The Shimada is a women’s hairstyle in Japan, similar to a chignon. Generally the hair is gathered together at the crown of the head and a small portion of the bun is sectioned off to point outward.
This hairstyle was from the Edo period, and used still to this day. It became one of the traditional hairstyles of Japanese women.
Nihongami (日本髪, lit., “Japanese hair) is the term used for a number of traditional Japanese hairstyles considered to be distinctive in their construction and societal role.
Traditionally, the construction of most nihongami hairstyles consisted of two “wings” at the side of the head, curving upwards towards the back of the head to form a topknot or ponytail, with a long loop of hair below this also drawn into the topknot. Styles were accessorised with traditional hair accessories, though typically only by women; the combination of both style and accessories formed hairstyles that distinctively varied based on gender, age, job role and social standing.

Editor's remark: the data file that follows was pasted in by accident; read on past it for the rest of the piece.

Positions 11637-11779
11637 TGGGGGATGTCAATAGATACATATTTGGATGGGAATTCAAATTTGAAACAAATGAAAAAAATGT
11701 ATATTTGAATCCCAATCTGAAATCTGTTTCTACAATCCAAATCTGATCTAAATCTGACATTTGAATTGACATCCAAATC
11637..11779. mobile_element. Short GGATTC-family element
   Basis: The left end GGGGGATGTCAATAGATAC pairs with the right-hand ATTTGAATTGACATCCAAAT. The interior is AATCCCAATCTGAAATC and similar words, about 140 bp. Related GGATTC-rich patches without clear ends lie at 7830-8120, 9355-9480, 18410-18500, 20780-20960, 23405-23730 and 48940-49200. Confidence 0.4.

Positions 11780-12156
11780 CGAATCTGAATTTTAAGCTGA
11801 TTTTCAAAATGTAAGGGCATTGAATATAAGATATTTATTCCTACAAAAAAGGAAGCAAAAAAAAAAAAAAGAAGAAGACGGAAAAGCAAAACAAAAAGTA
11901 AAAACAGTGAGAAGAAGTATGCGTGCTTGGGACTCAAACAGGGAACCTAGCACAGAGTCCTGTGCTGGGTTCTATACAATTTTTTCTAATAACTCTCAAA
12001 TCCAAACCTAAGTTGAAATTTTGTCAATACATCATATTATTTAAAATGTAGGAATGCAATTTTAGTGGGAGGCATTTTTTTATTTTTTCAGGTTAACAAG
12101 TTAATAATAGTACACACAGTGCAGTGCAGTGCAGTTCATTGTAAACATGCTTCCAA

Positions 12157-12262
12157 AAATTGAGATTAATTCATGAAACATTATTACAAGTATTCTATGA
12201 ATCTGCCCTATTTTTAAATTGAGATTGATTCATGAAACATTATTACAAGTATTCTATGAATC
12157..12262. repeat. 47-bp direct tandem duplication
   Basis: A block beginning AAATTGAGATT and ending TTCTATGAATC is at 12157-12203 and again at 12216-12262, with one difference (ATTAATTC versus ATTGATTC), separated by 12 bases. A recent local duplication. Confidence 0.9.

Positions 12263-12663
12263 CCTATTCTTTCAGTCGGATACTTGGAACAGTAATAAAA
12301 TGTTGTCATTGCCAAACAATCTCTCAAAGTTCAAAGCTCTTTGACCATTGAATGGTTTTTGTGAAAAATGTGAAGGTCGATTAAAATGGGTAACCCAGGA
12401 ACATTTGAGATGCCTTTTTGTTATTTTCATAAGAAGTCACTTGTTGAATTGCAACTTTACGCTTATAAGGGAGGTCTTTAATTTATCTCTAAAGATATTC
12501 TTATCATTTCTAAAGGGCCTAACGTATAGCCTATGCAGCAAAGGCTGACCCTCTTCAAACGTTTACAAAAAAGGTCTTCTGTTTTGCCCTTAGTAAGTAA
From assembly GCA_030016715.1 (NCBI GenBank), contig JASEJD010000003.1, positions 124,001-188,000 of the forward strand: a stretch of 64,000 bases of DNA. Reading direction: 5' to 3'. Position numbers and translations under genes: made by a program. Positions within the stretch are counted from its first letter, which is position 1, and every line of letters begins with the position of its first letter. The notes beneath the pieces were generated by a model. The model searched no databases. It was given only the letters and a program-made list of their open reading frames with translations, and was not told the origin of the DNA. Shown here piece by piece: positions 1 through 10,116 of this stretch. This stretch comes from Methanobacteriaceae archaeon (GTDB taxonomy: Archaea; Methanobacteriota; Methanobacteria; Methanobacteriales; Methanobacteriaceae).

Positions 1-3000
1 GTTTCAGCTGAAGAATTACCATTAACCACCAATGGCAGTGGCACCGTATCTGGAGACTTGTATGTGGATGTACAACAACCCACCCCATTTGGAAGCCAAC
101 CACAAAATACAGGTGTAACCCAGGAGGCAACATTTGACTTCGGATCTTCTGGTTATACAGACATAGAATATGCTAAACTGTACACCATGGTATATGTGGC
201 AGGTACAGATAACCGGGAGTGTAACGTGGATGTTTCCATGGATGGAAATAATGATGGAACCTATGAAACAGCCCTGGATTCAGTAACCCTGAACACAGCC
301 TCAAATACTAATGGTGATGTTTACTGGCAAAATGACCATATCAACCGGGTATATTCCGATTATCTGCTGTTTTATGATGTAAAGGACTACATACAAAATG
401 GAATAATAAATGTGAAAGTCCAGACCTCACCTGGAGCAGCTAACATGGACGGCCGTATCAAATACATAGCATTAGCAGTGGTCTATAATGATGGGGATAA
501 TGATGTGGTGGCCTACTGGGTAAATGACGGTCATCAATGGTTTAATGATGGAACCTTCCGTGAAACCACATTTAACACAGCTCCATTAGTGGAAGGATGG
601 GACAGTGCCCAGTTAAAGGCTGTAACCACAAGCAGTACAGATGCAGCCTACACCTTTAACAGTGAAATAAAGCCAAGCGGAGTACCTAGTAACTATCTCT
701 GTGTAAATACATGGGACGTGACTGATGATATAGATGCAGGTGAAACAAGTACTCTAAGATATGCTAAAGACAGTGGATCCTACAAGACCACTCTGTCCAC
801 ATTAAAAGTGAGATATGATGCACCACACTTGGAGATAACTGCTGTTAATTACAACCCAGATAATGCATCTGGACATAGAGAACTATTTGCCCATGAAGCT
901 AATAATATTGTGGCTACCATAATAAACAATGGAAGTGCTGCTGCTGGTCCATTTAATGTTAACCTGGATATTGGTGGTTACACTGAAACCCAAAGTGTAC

Most styles of nihongami were hardened and shaped with wax, known as abura, and were styled with specially-carved combs made of either bamboo or boxwood, with heated tongs used to straighten the hair before styling. Hair styled in this manner was typically restyled weekly, and in some cases would necessitate sleeping on a pillow raised from the floor, known as a takamakura.
Nihongami are no longer commonly worn, and today are most often seen on maiko, geisha and sumo wrestlers. A number of different styles of nihongami are also worn by courtesan re-enactors, and many styles once common in the Edo period are seen faithfully reproduced in kabuki plays, which themselves also commonly date to the Edo period. Though some styles of nihongami are well documented, others have, over time, fallen into obscurity, with little in the way of documentation in regards to their appearance, name, origin and method of styling.
Here is a photo collection of Japanese women with their lovely Shimada hairstyle in the early 20th century.